"The scoundrel suffers the consequences of his ways, and the good man reaps the fruit of his paths."
-Proverbs: 14:14 Recently, I've been feeling a bit blue. As an old friend once said to me, "People disappoint me." I have certain expectations of friends and even of people I respect and they often fall short of what I hope for them. Many times I'm surprised at the levels some people stoop to for their own personal gain.
The proverb above has much for us to think about. The scoundrel, the person who is always out for themselves, suffers those consequences. Most often, I find scoundrels end up alone and unhappy and then they have to take out that loneliness on others. In many ways, a scoundrel is responsible for their own lot in life. Nobody likes them because nobody can trust them.
The second half of the proverb provides much more for our thoughts. Whose path is the the writer is referring to here? Does the "good man" reap the fruit of his own paths--or does he reap the fruit of the path of the scoundrel?
The answer may be both. The scoundrel most often overlooks the goodness that is right in front of his face and focuses only on the negative elements. They don't believe in anyone but themselves and have to cut someone down for them to get ahead.
The good man however, is almost always outward-looking and positive. They reach that extra yard not merely for themselves but rather for another and what they find is that they end up gaining much more than what they gave. I've found that most happy business people are almost never that self-involved but are rather concerned about the needs of the people who work for them ahead of their own self-interest. They are, in a sense, on vacation every day--basking in the fruit of what they have created and hoping that it brings joy to the world.
Jesus created that kind of joy. The joy that awakened people to all they could become. The joy that lifted up the lowly and cast down the mighty in their conceit--as we hear in Mary's Magnificat. The people whom the scoundrel has tried to keep down, end up being exhalted through the actions of the "good man", the one who always creates healing and gives people a sense of belonging and self-worth.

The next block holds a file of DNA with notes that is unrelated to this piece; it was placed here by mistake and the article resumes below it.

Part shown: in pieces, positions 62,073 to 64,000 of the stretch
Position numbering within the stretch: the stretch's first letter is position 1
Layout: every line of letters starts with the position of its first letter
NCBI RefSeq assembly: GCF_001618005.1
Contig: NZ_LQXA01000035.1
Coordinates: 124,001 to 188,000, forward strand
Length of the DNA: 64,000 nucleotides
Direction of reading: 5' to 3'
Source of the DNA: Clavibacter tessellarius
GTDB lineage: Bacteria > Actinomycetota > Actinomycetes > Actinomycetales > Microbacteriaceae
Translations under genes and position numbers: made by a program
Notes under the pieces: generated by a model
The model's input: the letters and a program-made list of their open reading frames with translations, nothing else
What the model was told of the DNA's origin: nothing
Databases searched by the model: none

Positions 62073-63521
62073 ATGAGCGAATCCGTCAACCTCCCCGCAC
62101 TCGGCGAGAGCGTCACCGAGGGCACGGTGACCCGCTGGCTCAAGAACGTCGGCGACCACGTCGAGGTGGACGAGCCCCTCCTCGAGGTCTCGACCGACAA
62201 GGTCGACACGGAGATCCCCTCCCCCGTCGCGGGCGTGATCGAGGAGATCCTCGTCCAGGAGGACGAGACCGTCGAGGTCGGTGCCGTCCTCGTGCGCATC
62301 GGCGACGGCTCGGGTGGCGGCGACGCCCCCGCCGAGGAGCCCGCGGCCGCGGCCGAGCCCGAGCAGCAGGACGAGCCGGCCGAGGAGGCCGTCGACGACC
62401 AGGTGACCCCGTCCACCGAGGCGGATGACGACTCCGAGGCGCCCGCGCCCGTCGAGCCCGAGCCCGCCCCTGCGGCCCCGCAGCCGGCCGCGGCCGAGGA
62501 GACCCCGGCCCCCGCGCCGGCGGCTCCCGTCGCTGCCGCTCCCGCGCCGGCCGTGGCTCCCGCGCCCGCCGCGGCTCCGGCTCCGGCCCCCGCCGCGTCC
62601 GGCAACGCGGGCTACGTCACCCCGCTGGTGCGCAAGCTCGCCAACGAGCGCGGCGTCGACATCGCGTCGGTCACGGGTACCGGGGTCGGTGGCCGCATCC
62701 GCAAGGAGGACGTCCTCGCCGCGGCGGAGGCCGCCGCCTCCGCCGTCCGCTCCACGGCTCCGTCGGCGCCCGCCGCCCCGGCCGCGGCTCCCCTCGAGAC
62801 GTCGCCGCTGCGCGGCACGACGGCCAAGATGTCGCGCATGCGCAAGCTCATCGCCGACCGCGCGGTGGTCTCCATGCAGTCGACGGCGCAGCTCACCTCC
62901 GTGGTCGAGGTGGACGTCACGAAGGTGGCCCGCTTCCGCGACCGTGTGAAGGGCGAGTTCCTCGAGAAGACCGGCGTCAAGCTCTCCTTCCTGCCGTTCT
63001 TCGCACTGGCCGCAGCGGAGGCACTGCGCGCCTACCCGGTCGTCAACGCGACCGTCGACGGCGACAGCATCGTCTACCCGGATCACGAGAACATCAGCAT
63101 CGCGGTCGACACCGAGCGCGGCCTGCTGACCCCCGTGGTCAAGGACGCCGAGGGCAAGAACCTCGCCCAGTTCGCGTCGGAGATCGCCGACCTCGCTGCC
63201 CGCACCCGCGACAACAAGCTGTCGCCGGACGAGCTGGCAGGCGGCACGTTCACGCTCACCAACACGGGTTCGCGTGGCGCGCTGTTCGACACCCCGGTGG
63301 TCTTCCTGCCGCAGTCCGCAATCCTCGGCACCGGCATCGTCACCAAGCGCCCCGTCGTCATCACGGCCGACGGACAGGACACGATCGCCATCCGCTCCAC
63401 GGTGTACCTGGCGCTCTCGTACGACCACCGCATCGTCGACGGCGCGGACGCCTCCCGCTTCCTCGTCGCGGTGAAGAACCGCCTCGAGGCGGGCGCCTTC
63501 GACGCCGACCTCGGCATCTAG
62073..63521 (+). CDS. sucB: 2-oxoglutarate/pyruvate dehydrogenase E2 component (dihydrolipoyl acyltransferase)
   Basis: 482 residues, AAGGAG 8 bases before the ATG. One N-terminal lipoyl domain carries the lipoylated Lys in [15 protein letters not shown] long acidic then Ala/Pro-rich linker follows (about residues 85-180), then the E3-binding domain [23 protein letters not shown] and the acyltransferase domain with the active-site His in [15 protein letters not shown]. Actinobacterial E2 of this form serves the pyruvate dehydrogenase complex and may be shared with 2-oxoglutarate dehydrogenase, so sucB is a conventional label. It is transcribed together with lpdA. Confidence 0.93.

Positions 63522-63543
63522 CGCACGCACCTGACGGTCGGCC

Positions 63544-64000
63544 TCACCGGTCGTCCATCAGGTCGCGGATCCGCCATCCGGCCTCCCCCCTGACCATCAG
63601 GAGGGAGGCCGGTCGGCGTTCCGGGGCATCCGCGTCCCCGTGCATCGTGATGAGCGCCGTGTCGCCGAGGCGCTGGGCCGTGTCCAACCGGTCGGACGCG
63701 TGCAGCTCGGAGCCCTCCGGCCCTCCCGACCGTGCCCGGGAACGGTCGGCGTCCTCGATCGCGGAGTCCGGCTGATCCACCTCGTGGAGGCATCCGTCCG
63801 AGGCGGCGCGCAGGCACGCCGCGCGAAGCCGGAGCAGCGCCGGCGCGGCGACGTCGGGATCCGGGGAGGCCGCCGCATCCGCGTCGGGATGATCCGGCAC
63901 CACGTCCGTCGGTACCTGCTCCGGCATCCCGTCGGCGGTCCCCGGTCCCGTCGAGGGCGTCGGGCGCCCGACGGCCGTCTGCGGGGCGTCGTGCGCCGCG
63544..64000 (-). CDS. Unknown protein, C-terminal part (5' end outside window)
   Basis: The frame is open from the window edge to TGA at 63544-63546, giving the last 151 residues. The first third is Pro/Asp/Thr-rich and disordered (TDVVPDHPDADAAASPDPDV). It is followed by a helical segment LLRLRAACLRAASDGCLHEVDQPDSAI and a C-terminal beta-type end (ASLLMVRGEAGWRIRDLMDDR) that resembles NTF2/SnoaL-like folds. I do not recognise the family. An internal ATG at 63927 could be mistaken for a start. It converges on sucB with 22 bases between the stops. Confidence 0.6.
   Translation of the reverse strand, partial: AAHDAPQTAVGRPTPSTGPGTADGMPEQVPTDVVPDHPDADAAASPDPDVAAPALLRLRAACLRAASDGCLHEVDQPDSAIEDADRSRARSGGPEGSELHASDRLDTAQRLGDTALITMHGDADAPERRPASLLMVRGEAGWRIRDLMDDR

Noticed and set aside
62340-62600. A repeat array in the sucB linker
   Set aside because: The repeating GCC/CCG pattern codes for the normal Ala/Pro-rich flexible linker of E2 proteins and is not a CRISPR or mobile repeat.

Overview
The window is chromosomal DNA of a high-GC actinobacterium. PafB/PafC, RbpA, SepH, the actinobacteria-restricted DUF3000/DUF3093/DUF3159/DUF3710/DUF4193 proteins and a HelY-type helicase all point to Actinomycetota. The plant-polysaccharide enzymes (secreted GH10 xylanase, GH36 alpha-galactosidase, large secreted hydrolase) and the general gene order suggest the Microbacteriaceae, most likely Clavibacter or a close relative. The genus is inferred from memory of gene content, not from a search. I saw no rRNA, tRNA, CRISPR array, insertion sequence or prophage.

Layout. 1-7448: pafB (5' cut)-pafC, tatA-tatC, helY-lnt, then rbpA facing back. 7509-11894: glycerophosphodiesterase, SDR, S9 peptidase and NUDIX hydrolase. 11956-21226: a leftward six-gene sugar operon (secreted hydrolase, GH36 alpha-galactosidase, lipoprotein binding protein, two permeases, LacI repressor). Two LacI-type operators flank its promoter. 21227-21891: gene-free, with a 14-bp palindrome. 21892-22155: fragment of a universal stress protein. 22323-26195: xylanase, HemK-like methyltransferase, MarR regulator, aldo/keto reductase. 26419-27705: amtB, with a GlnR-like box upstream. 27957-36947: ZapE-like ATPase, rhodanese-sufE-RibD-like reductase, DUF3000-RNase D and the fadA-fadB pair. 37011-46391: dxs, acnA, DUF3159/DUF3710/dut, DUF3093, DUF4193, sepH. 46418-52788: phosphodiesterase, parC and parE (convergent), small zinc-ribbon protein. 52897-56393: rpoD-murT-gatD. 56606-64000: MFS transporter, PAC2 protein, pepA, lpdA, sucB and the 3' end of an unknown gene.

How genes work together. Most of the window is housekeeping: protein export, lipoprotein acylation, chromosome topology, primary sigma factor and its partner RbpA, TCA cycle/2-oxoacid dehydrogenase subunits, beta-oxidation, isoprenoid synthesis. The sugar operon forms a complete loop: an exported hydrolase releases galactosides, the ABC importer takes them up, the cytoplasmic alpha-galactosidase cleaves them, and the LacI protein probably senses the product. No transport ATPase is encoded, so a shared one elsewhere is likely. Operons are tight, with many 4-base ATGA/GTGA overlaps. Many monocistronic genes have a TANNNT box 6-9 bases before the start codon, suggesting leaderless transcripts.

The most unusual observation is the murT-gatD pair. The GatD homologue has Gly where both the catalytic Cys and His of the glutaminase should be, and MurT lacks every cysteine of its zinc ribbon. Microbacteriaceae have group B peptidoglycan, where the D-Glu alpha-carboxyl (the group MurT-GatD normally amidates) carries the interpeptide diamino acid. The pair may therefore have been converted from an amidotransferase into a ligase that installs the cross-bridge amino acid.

As someone who struggles with self-esteem, I need to remember that I am not a scoundrel, and that I need to overcome the scoundrels in my life and find the good man who will bring me to that place where I am loved, where I am valued and where I can trust others.
May we all pray to find that good man or woman in our lives.
Your humble blogger is Mike Hayes, a well-known expert in the world of young adult ministry (20s and 30s) in the Catholic Church. Mike is the author of Googling God (Paulist, 2007) where he explores both the chaotic world that young people live in and their religious reactions to that world. He also explores the age of instant gratification and how churches can respond to the needs of the young adult age by using technology alongside more traditional ministry methods.
Mike founded the award winning BustedHalo.com® in 2001 and continues to contribute to it as the editor of their catechetical section appropriately named Googling God.
Recently, he left BustedHalo® to focus on more direct ministry with young people at St Joseph University Parish as a Campus Minister for the South Campus at the University at Buffalo.
He has only two loves: his adorable wife, Marion and a nine pound chihuahua named Haze, who still find him amusing enough to let them live in their home.